Here in the land of political lunches, tour-bus traffic jams and skyscraping monuments is where two Montgomery County senior citizens debated on Capitol Hill whether to cut the nation's defense or increase taxes. On Tuesday, Estelle Goodman, 80, of Wyncote, and Alfred Webb, 76, of Plymouth Meeting, tried to balance the federal budget for 1989. They had three hours. They failed. It was OK, though. The point of the task was to teach Goodman and Webb, along with 171 other senior citizens, the difficulty inherent in deciding how to spend 226 million people's money.
NEWS
December 26, 1990 | BY RODNIE JAMISON
The time is now for us the people to take charge of our own destinies, to take, if you will, responsibility for our own lives - all of the people, now, before things descend too far out of hand. Our taking the responsibility is, after all, what this thing called democracy was intended to be about. My source for this notion is our Declaration of Independence. Just to remind you, that pivotal document states " . . . all men are endowed by the Creator with certain inalienable rights . . . that among these rights are life, liberty and the pursuit of happiness" (or of property)
NEWS
February 7, 1995 | For The Inquirer / MICHAEL PLUNKETT
Thirty students from Cherry Hill schools got a taste of government yesterday at the municipal building. They met with key city officials.
NEWS
October 15, 1986
I agree on the part of President Reagan's first inaugural address in which he said, "Government is the problem. " His appeal has been as the champion of the individual against big institutions, the promise of liberty against the oppression of government. I state this in response to the Sept. 28 Review & Opinion article by Sidney Blumenthal, "Rehnquist's ideology favors government authority. " Christopher Seese Philadelphia.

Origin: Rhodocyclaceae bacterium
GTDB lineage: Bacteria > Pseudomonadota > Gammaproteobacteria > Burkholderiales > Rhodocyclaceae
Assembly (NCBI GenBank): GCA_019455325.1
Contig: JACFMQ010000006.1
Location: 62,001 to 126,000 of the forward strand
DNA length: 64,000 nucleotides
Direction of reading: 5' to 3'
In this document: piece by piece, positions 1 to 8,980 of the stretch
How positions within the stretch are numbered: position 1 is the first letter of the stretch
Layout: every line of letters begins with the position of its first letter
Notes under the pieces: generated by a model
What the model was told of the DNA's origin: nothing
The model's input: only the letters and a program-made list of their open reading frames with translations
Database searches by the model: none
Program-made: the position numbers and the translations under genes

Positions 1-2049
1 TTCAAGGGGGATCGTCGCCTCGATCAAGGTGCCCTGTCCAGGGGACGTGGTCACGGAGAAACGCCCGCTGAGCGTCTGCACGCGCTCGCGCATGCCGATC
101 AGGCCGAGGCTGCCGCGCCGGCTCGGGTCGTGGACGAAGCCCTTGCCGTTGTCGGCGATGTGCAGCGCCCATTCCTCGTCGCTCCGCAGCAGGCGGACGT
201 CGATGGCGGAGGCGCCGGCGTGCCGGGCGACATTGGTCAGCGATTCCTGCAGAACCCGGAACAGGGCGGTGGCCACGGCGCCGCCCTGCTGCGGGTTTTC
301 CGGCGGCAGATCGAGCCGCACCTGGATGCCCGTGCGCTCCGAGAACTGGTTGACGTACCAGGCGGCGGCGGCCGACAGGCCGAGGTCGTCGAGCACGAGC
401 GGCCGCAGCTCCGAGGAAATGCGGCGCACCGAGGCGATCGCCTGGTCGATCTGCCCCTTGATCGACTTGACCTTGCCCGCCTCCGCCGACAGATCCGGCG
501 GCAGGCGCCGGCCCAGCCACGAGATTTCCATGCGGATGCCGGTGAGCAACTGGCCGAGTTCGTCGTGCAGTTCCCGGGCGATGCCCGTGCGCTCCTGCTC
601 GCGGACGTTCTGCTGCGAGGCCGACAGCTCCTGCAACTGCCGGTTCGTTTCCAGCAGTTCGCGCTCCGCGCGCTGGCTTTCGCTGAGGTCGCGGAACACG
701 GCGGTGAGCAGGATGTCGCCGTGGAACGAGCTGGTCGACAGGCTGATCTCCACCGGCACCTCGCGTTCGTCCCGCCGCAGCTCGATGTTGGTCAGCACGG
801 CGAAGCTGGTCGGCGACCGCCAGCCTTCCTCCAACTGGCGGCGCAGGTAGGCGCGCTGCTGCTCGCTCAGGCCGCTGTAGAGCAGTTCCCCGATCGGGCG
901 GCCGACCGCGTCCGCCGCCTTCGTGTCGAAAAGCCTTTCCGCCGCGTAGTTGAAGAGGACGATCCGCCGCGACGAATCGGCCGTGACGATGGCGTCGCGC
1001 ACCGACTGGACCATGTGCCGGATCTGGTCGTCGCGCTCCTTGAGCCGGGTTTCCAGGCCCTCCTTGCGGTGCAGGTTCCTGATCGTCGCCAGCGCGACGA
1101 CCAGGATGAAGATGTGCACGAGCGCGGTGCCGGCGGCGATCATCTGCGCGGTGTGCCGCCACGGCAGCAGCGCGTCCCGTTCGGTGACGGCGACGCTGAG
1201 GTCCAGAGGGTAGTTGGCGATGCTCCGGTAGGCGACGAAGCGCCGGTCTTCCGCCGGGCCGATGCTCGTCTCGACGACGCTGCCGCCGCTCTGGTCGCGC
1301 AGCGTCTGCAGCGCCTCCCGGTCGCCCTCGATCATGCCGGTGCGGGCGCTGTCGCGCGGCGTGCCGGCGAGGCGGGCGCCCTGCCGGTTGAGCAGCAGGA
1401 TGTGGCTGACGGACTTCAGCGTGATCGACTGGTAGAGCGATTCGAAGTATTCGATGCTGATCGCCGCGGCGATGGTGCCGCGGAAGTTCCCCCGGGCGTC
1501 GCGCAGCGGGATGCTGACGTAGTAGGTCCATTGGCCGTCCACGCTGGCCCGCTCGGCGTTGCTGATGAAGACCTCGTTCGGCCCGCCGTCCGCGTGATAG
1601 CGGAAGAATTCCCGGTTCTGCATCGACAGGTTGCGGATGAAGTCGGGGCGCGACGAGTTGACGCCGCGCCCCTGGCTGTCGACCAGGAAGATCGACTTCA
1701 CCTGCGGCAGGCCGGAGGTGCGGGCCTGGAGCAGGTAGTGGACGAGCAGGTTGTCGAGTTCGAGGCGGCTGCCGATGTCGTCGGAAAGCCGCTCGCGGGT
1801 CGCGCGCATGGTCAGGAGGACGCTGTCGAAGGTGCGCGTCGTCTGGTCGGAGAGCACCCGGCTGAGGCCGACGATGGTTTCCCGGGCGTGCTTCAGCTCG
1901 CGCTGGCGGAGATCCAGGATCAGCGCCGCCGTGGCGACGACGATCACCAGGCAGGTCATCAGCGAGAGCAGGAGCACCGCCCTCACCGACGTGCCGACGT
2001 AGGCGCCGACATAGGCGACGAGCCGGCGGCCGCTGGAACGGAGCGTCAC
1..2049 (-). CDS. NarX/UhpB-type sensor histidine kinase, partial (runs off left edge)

NEWS
April 5, 1992 | By Lisa Schwartz, SPECIAL TO THE INQUIRER
Voorhees voters may be asked if they want to scrap the township's 93-year- old form of government. Spurred by interest in making government more accountable to residents, the Township Committee has begun a process that could bring a change from the committee to one of three other types of government: mayor-council, council- manager or mayor-council-manager. The Township Committee is considering an ordinance to place a question on the November ballot. The question would ask voters if they want to elect a commission to study the township's form of government.
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ARTICLES BY DATE
NEWS
March 28, 2016